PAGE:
Republican gubernatorial candidate Glenn Youngkin made one final appeal to the voters of Loudoun County on the eve of the election Monday, honing in on education.
“The values that we hold dear, the values that underpin this country are still alive and well and we can put them into action tomorrow,” Youngkin said to the crowd at the Loudoun County Fairgrounds. “If Attorney General Mark Herring won’t investigate the Loudoun County School Board, Jason Miyares will,” he said of the Republican attorney general candidate.
Roughly two thousand attended the rally and many had signs that read “Parents for Youngkin.”
Youngkin has vowed to prioritize school choice for Virginians and to ban Critical Race Theory from classrooms. Critical Race Theory is not taught in classrooms, but the phrase has been used as rallying cry against the school district’s efforts to teach about racism and racial disparities in America.
Parents in attendance said Youngkin’s proposed education policies are a large deciding factor for their vote. For many parents, a vote for Youngkin represents a repudiation of the embattled county School Board, on which four members are facing a removal effort.
“I believe parents should have a choice in what happens to their kids in schools,” said one father. “Parents’ voices aren’t being heard.”
Youngkin also campaigned on eliminating the sales tax on groceries, providing more tax deductions for families, and keeping businesses open through the pandemic. He again referenced his opposition to a vaccine mandate.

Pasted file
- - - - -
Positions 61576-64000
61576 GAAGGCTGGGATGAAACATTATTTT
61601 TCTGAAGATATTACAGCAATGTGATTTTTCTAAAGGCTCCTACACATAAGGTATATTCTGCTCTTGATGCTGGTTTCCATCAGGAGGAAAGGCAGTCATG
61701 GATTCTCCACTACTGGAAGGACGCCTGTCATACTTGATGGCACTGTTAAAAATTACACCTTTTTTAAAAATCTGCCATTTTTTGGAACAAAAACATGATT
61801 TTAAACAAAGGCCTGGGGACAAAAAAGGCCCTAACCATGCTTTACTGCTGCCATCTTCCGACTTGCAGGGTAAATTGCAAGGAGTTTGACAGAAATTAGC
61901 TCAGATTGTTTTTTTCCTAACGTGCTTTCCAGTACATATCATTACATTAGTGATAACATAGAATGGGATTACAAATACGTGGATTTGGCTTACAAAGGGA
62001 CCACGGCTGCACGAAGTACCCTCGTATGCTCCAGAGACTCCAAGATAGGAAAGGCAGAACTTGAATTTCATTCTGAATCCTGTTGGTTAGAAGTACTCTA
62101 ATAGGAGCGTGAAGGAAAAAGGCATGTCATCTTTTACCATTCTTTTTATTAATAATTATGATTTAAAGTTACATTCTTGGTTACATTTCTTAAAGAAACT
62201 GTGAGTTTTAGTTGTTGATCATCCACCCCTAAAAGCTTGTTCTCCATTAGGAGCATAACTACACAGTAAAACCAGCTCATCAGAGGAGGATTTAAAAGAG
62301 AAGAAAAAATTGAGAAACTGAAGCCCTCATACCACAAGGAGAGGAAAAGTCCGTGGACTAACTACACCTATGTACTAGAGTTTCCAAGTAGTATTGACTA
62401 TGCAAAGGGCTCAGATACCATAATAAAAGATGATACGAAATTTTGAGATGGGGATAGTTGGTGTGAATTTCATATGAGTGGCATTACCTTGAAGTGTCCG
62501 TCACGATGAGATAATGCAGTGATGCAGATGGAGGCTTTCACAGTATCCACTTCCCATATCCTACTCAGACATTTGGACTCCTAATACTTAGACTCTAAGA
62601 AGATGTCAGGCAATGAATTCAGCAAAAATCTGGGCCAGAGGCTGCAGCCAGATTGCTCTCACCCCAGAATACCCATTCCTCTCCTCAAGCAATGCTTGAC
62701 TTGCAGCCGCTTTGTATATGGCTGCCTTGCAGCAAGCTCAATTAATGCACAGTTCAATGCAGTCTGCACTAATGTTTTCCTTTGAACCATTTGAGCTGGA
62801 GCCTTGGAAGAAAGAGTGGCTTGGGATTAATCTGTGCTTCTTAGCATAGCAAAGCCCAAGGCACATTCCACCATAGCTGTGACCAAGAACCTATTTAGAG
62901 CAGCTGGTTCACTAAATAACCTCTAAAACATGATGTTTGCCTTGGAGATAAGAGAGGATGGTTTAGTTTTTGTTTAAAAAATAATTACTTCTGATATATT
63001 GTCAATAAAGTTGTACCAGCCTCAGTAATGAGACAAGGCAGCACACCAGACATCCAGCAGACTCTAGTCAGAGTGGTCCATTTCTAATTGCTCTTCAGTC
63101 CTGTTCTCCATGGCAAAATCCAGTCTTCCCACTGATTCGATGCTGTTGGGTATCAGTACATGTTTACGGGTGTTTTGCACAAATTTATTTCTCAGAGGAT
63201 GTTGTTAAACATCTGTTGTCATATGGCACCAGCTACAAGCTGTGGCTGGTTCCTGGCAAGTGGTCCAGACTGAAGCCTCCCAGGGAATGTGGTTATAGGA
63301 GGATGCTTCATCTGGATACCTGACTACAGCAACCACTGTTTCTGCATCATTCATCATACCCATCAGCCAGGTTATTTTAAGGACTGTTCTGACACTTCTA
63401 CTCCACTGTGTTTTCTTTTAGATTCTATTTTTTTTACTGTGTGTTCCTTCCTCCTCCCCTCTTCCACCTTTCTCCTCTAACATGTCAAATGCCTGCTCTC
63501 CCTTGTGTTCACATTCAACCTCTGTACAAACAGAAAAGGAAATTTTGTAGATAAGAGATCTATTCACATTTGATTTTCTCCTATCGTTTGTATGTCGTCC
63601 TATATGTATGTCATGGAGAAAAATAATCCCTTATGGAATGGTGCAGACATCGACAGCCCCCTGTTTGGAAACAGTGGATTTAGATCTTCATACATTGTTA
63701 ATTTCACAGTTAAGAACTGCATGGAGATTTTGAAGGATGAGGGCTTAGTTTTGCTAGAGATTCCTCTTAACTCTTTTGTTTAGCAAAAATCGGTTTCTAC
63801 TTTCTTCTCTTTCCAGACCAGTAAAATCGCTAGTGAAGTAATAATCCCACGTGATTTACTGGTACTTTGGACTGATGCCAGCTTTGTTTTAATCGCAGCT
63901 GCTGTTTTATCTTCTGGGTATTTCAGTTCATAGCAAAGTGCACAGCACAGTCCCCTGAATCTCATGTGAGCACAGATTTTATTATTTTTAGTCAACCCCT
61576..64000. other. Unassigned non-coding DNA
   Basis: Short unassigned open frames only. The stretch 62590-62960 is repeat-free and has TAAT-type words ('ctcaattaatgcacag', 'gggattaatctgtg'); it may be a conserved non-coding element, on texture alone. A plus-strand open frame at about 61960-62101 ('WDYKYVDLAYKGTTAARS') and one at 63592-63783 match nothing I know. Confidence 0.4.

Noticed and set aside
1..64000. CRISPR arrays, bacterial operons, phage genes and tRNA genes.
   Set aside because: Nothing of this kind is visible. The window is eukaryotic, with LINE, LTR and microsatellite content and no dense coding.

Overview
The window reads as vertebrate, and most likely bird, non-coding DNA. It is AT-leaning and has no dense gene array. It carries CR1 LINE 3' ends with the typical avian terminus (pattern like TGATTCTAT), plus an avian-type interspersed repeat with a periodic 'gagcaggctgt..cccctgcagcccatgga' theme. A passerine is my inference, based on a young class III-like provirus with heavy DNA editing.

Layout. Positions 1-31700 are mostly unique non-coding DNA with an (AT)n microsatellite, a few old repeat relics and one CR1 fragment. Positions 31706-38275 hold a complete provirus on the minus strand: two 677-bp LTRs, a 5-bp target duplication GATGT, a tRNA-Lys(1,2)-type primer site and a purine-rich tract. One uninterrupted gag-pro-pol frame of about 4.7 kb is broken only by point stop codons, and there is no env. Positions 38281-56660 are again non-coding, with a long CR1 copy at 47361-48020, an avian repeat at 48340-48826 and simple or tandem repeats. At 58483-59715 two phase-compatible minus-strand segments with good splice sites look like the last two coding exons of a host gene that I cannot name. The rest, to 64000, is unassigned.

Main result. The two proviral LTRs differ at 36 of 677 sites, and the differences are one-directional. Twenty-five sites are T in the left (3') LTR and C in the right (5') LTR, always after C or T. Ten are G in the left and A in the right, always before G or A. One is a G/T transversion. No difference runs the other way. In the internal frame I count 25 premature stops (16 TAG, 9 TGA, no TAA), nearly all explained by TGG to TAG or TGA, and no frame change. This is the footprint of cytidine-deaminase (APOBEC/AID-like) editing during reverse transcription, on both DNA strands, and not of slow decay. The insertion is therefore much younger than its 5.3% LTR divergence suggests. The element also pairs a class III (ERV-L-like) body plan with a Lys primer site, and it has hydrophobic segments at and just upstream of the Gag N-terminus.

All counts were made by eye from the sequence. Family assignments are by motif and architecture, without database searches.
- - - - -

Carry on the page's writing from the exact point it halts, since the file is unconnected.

“I’m worried about the future of this commonwealth. I’m worried about the future of our children. I’m worried about taxes being too high. I’m worried the communities aren’t safe. I’m worried the job market is stalled out. I’m worried you’re going to get fired for not taking a vaccine and not be able to collect unemployment,” Youngkin said.
Sheriff Mike Chapman, who is one of more than 50 sheriffs who endorsed Youngkin, addressed the crowd.
“You’re got prosecutors, you’ve got the parole board, you’ve got the General Assembly out there, that treat victims like criminals, and criminals like victims,” Chapman said. “I said, Glenn, you’ve gotta support us, you’ve gotta make sure you fund us, and we’ve got to be out there making sure that we can do our job to keep everybody out here safe.”
Cornerstone Chapel pastor Gary Hamrick led the crowd in prayer ahead of Youngkin’s address.